There are several types of series to look for:

  • Simple additive series: Each number in the series is the previous one plus or minus an unchanging base number.
Examples: [5, 10, 15, 20, 25] or [97, 91, 85, 79, 73]
  • Alternating additive series: This series is usually fairly obvious because the numbers go up, then down, then up, then back down. In this series, the difference between the first and second number is a base number and the difference between the second and third is another base number. The series will alternate between adding the first base number and subtracting the second base number.
Example: [10, 15, 14, 19, 18, 23, 22]
  • Multiple additive series: Each number in the series is the previous number plus a base number multiplied by increasing amounts. For instance, the difference between the first and second numbers is 6, the difference between the second and third numbers is 12, the difference between the third and fourth numbers is 18, and so on. The difference between subsequent numbers is the next multiple of a base number, which is 6 in this case.
Example: [1, 7, 19, 37, 61] -> [x1, x1+6, x2+12, x3+18, x4+24]
  • Square series: This series will consist of consecutive numbers to the second power.
Example: [1, 4, 9, 16, 25, 36, 49] -> [1^2, 2^2, 3^2, 4^2, 5^2, 6^2, 7^2]
  • Triangular series: This series will be consecutive triangular numbers, that is numbers of objects that can create an equilateral triangle.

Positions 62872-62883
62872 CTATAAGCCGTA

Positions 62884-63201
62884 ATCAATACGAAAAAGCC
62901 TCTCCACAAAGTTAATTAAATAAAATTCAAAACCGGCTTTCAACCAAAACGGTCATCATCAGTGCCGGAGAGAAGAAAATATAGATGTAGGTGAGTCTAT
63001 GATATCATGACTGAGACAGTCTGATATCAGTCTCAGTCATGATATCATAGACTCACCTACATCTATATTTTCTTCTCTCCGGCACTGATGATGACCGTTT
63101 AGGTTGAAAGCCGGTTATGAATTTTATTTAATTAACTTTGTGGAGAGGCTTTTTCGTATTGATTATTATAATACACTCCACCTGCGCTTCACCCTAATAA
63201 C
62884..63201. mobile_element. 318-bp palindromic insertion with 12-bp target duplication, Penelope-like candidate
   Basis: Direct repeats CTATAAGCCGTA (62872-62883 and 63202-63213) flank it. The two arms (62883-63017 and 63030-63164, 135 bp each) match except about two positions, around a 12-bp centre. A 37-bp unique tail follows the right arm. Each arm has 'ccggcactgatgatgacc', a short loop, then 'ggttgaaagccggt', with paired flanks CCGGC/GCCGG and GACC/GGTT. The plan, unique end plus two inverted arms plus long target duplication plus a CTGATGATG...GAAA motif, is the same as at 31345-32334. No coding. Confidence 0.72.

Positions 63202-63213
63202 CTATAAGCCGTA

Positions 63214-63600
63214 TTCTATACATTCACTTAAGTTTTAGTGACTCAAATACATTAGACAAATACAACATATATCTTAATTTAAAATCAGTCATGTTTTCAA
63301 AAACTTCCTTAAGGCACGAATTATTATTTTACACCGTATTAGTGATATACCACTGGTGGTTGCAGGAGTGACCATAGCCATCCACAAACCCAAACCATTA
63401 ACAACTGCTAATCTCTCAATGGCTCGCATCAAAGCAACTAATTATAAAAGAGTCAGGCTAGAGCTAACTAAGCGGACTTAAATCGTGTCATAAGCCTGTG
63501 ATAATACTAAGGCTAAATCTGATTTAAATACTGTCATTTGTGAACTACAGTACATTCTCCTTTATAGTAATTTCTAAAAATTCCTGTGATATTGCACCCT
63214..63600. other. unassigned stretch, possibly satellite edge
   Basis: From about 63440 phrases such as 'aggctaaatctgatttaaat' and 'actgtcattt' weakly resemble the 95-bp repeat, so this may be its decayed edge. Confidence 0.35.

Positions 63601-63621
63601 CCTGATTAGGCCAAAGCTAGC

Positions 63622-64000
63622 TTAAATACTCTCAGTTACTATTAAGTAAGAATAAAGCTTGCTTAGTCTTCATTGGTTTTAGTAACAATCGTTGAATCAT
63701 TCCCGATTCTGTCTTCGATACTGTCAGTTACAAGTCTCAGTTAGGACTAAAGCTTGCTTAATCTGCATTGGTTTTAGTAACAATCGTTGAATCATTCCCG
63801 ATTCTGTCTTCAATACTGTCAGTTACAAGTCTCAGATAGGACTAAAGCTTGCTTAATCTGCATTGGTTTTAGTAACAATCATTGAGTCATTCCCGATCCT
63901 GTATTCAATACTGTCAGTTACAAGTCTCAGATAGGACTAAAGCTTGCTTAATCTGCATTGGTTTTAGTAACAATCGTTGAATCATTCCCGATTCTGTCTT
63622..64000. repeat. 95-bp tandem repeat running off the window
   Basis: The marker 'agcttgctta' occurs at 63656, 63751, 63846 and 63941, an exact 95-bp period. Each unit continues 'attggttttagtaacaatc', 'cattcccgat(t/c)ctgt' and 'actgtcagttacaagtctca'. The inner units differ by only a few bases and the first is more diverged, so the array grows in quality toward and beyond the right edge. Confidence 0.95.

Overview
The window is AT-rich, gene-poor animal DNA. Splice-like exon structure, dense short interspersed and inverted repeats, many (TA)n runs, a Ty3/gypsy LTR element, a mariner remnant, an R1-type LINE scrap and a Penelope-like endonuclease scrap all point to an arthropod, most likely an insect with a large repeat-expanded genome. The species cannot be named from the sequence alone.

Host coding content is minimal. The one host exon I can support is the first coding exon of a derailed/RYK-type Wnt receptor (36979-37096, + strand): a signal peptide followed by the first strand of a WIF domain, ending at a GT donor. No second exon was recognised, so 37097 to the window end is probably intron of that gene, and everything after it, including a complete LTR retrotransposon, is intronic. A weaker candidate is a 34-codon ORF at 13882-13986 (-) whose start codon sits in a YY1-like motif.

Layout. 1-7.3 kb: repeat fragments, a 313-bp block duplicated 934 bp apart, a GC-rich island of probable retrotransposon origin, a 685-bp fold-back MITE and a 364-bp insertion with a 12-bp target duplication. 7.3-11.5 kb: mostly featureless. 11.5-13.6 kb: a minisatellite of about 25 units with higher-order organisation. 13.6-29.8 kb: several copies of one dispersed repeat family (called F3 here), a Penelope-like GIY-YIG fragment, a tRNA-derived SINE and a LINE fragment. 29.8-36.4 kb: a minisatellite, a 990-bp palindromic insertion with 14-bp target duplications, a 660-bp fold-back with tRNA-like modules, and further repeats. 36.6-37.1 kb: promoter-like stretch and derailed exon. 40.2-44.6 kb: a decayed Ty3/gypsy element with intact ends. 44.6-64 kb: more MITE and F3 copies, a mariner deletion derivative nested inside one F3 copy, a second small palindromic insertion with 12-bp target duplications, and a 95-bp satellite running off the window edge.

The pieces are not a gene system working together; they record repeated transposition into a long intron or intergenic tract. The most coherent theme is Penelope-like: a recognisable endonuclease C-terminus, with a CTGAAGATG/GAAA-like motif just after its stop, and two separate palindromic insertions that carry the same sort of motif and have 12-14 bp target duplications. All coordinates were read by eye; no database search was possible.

Example: [1, 3, 6, 10, 15, 21] -> [x, x+2, x2+3, x3+4, x4+5, x5+6]
  • Fibonacci series: The next number in the series is the sum of the previous two numbers.
Example: [1, 1, 2, 3, 5, 8, 13]

Tower of Hanoi[edit | edit source]

When you have filled in each series with the correct number, the sarcophagus will open and a skeleton will pop out. The skeleton gives you a set of stone disks. These disks can be used with the poles on the right side of the screen. Activate the poles with the disks to initiate the 4th puzzle.

This puzzle is a classic Tower of Hanoi. The object of the puzzle is to get all of the rings to be stacked on the far right pole in the same order they started. The only two rules are that only one disk can be moved at a time and a larger disk cannot be placed on top of a smaller one.

The solution to this puzzle is fairly simple. From left to right, label the poles A, B, and C. Alternating between the smallest and the next-smallest disks, follow the steps for the appropriate case:

For an even number of disks:

  • make the legal move between poles A and B
  • make the legal move between poles A and C
  • make the legal move between poles B and C
  • repeat until complete

For an odd number of disks:

  • make the legal move between poles A and C
  • make the legal move between poles A and B
  • make the legal move between poles B and C
  • repeat until complete

Wikipedia has a useful illustration of this pattern that can be found here. The fewest possible moves for 4 disks, 5 disks, and 7 disks is 15 moves, 31 moves, and 127 moves respectively.

When the final disk sets into place, the iron door at the back of the cave will open. Click on the opening to move into the lagoon.